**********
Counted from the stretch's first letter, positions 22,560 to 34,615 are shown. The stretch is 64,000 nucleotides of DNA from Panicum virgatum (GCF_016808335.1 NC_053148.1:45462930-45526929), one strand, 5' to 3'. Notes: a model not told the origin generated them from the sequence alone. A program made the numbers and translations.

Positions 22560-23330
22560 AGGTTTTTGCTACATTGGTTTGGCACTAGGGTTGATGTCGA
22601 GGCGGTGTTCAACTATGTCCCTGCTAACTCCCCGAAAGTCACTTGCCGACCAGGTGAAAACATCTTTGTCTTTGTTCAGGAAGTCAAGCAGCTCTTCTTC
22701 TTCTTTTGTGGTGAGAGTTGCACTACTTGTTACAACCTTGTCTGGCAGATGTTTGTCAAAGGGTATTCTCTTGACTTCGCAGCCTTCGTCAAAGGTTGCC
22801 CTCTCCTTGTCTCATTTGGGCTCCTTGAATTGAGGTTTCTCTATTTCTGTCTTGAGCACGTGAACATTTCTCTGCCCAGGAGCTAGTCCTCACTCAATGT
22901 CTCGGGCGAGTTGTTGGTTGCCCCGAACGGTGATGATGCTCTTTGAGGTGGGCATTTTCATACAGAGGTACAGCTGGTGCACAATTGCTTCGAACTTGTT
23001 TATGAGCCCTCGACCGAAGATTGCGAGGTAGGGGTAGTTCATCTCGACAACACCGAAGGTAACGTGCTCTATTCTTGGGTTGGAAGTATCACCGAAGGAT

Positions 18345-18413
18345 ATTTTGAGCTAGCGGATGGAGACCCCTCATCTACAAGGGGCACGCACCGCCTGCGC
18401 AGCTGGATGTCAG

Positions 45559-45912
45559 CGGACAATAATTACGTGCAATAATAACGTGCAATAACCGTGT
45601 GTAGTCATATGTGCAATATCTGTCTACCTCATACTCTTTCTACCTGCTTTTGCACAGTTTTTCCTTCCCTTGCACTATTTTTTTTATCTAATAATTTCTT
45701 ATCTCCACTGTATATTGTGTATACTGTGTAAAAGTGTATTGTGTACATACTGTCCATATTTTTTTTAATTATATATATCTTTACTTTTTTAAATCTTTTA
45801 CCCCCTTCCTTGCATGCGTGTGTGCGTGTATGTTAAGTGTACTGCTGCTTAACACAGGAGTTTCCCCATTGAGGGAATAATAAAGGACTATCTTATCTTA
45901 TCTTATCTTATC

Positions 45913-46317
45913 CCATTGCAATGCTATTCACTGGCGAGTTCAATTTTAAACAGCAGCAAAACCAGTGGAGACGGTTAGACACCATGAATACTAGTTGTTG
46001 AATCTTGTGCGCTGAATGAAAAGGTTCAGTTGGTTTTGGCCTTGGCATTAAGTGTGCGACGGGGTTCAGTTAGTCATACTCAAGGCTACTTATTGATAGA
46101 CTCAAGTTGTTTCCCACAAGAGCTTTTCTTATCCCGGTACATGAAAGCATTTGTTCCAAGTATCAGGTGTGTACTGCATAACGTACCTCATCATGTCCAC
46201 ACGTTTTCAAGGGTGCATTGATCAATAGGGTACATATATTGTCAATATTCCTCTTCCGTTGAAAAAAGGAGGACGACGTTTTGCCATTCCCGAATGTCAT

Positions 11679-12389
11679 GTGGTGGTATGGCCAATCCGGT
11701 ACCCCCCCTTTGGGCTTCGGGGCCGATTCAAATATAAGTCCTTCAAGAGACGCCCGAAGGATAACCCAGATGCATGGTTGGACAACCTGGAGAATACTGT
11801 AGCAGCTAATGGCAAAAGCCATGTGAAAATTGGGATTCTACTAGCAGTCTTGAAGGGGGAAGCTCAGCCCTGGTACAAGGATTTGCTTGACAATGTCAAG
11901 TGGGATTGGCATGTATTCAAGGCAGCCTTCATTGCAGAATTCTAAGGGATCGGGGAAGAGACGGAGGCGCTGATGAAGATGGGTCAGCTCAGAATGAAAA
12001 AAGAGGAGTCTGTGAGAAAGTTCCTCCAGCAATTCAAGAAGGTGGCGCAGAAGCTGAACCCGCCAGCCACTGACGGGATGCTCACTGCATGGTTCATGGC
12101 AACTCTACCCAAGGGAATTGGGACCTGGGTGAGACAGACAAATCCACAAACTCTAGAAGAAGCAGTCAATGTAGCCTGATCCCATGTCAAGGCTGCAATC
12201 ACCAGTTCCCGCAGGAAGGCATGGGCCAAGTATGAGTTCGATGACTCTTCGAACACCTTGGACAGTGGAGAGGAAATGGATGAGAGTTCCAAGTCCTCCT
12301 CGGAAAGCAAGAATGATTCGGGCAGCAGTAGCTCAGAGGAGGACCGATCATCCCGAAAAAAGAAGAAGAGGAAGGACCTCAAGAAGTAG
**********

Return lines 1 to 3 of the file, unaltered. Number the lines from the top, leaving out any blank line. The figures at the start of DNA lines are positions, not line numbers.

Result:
Counted from the stretch's first letter, positions 22,560 to 34,615 are shown. The stretch is 64,000 nucleotides of DNA from Panicum virgatum (GCF_016808335.1 NC_053148.1:45462930-45526929), one strand, 5' to 3'. Notes: a model not told the origin generated them from the sequence alone. A program made the numbers and translations.

Positions 22560-23330
22560 AGGTTTTTGCTACATTGGTTTGGCACTAGGGTTGATGTCGA